Pope Francis gets it.
The last few hours have seen waves of reaction to the election of Jorge Mario Cardinal Bergoglio to the papacy. It started with, “Huh? Who’s that?” It quickly moved on, as GetReligion pointedly mocks, to the fact that Bergoglio is from the New World, that he lives an austere lifestyle (taking public transportation, living downtown, cooking his own meals), and that he champions the poor over against unbridled global capitalism. It’s moved on now to his sexual conservatism on abortion, contraception, and gay rights, and now there seems to be a lively debate between the moderates (“You can’t pin Pope Francis down as a conservative!”) and the progressives (“But he said that same-sex marriage comes from the Father of Lies!”).
Meanwhile, Catholics in the know have been remarking on the remarkable name of “Francis.” Some say this is a reference to St. Francis of Assisi to whom God told to “build his church.” Others see this as a reference to St. Francis Xavier, the first missionary–and a Jesuit–to Asia. Still others are remarking on how it’s so cool to have a first Jesuit pope and how even cooler still he took a Franciscan name. (Jesuits and Franciscans have a rivalry of sorts.)
Nobody has pointed out how remarkable that first speech is.
OK, maybe I’m overreaching. Yes, yes, everyone is saying how remarkably humble it is that he had the people say a prayer for him before he blessed them and how St. Peter’s Square went so quiet that you could hear a pin drop.
Few note that he didn’t call himself “pope.” He called himself “the bishop.”
Pope Francis gets that he is the Bishop of Rome. He refers to “the evangelization of this beautiful city.” He tells the people gathered in the square that they should pray for him as their “bishop.” He tells them that tomorrow, he’ll “pray to the Madonna, that she may protect Rome.” He opens his speech by saying that the conclave’s duty was to “give a bishop to Rome,” joking that for some reason, the cardinals had to go to “almost to the ends of the earth” to get him.In short, Pope Francis sees himself as the Bishop of Rome.
In so doing, Pope Francis tells us what the papacy is about. Despite the pronouncements of the First Vatican Council on papal infallibility, he doesn’t say that it’s the Holy Father who presides as the supreme authority over the Roman Catholic Church. It is this:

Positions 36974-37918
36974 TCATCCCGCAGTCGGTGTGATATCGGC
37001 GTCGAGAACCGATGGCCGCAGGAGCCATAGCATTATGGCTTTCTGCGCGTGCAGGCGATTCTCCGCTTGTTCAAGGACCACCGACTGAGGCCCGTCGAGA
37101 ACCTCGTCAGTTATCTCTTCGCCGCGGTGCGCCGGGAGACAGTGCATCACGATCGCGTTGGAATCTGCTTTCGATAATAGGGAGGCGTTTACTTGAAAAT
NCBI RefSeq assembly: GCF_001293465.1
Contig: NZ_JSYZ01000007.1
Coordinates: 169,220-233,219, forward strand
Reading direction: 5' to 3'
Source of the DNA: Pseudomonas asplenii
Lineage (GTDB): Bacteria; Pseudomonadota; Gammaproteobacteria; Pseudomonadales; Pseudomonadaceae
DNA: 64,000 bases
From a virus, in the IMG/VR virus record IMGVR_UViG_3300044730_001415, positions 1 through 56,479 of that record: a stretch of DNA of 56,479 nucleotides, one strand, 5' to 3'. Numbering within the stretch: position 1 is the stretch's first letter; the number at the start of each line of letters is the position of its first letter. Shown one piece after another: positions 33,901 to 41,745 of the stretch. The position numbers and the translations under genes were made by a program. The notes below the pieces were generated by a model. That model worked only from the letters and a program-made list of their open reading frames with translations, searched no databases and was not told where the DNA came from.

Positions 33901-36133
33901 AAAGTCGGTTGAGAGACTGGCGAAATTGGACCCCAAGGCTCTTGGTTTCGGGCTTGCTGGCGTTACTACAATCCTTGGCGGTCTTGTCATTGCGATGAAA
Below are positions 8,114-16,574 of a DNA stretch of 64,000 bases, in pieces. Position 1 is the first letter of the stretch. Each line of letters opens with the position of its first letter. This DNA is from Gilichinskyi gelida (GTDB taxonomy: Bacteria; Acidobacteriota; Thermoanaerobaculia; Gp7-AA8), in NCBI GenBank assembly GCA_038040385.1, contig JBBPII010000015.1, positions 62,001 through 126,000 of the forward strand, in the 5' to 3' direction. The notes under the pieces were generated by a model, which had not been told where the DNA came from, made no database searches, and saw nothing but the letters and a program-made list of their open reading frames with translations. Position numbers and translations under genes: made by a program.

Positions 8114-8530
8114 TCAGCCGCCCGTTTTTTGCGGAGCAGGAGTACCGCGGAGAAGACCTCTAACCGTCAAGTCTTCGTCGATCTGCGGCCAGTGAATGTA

And now let us begin this journey, the Bishop and people, this journey of the Church of Rome, which presides in charity over all the Churches, a journey of brotherhood in love, of mutual trust. Let us always pray for one another. Let us pray for the whole world that there might be a great sense of brotherhood. My hope is that this journey of the Church that we begin today, together with help of my Cardinal Vicar, be fruitful for the evangelization of this beautiful city.
It’s not the pope who presides over the church. It’s the bishop and the people journeying together. It’s the bishop of Rome journeying with the church of Rome. It’s the church of Rome that in turn “presides in charity over all the churches.”
Pope Francis recognizes that this statement sounds almost ludicrous. After all, what gives the church of Rome that right to preside? The new pope’s shy smile might give us a hint. Nothing, he might say. The fact that Rome itself needs to be evangelized is Exhibit A.
By doing this, Pope Francis is returning to a very ancient Christian tradition. In that tradition, it’s the church at Rome that appeals for Christian unity. You see this in St. Paul’s letter to the Romans and its appeal for Jewish-Christian goodwill (see the work of Mark Nanos for details). You see this in the First Letter of St. Clement of Rome to the Corinthians: there, it’s again the church of Rome appealing to the church of Corinth to stop their infighting and become united. The blessing of church unity begins at Rome, the bishop with the people and the people with the bishop. That blessing then goes out “to the whole word, to men and women of good will.”
Pope Francis is trying to show the world what the church is by re-visiting what the church of the city of Rome is supposed to be about. Habemus Papam. Because we really have a pope.